Modeling age-related leaf biomass changes in forest stands under the assumptions of the self-thinning lawModeling age-related leaf biomass changes in forest stands under the assumptions of the self-thinning law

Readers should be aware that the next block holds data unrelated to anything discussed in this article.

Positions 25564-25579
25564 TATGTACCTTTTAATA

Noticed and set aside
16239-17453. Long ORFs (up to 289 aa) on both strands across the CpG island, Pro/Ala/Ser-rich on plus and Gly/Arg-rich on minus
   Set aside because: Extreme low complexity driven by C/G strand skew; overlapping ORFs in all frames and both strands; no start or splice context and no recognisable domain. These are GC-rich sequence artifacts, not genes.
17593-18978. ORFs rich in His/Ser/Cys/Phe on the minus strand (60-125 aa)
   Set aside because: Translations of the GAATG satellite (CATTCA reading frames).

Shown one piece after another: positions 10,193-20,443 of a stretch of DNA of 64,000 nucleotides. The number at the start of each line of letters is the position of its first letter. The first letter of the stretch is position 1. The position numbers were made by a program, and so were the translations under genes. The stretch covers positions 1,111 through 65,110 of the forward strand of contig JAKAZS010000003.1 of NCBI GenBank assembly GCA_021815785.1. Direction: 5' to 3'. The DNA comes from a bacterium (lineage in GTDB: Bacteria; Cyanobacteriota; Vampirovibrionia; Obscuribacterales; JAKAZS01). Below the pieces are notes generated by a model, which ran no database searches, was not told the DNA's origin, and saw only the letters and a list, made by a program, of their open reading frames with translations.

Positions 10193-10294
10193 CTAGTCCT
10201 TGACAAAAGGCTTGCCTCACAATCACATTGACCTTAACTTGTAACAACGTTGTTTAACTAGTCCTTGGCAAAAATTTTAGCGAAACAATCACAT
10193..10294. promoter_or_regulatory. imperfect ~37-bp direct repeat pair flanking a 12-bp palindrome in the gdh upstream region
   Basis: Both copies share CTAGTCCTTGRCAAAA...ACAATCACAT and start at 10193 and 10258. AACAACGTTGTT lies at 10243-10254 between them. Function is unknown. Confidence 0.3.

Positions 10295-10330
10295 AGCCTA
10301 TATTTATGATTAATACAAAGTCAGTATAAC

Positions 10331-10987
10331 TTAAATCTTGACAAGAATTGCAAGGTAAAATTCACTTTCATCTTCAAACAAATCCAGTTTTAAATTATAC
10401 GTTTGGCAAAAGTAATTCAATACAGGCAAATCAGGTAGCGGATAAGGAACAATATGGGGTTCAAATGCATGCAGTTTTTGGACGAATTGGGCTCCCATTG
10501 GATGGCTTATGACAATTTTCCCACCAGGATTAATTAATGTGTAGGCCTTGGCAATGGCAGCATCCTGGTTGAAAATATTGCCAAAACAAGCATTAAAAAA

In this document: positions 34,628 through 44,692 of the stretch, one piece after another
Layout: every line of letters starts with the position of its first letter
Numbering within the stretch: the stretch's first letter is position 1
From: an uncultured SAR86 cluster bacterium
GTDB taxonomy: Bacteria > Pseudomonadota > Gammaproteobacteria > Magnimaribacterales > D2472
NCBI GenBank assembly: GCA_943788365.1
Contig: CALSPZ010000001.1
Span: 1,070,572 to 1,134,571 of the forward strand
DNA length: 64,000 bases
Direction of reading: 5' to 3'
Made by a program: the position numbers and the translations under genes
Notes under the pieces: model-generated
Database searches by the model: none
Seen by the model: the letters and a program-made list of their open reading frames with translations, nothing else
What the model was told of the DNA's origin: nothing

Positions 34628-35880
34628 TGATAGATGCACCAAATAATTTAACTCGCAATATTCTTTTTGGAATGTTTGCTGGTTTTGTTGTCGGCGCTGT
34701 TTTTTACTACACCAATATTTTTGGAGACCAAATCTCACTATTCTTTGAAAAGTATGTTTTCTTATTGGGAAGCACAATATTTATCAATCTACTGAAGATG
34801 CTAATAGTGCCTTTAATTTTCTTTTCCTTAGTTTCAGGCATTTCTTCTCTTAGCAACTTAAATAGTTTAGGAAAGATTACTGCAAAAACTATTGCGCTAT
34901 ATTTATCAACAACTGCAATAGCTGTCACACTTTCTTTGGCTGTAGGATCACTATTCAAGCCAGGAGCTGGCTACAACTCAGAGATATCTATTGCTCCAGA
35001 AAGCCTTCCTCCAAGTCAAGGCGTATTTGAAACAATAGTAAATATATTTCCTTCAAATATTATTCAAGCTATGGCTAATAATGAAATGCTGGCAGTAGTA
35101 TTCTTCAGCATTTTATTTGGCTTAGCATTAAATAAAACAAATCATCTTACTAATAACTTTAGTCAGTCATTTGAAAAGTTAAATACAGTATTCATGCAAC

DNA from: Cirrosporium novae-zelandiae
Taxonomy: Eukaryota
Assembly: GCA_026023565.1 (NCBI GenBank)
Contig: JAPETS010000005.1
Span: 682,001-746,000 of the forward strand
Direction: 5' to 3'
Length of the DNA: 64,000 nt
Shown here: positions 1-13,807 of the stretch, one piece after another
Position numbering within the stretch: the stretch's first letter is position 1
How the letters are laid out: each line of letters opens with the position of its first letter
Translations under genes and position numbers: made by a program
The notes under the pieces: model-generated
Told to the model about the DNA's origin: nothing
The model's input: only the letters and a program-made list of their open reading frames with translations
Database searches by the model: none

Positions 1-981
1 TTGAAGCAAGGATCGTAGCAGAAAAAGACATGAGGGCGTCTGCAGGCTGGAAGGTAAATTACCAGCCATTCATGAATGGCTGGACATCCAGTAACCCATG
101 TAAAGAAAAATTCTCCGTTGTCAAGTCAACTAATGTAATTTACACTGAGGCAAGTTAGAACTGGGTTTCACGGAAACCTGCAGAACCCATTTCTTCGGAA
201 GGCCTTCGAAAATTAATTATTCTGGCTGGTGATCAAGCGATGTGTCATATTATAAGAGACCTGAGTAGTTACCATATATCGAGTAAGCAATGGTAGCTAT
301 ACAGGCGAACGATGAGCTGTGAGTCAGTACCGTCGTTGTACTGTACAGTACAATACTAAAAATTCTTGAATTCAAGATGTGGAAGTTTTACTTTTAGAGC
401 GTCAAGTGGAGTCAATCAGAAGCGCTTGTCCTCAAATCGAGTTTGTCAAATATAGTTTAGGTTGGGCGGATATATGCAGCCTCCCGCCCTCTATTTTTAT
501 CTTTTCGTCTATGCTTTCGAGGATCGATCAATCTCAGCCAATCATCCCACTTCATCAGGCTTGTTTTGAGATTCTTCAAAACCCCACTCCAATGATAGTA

Kira and Shidei (Jpn J Ecol 17:70–87, 1967) and Odum (Science 164:262–270, 1969) proposed a classical hypothetical trend that leaf biomass of a forest stand shows a more or less constant level after the initial peak maximum, with the result of constant GPP after canopy closure. On the contrary, Ryan et al. (Adv Ecol Res 27:213–262, 1997; Ecol Monogr 74:393–414, 2004) proposed a hypothetical trend that stand leaf biomass shows a singular peak maximum of leaf biomass, coinciding with canopy closure, with the result of singular peak of GPP. However, neither the hypothesis of leaf biomass constancy nor the hypothesis of a leaf biomass maximum explicitly states why leaf biomass should remain constant or decline after canopy closure from the mathematical or theoretical models. Therefore, age-related change in leaf biomass was modeled on the basis of the following three assumptions after canopy closure: (1) self-thinning law, (2) allometric scaling between mean individual leaf mass and mean individual total mass, and (3) formulation of a logistic function in stand density change. In the present modeling, both hypotheses can exist theoretically, but hypothesis by Kira and Shidei (Jpn J Ecol 17:70–87, 1967) and Odum (Science 164:262–270, 1969) holds only in a case limited mathematically. Using the reliable data on leaf biomass, leaf biomass constancy was also discussed by fitting mathematical model. From the empirical and theoretical viewpoints, possibility of leaf biomass constancy in forest stands is not so high, and it is reasonable that the forest stand leaf biomass declines after the canopy closure.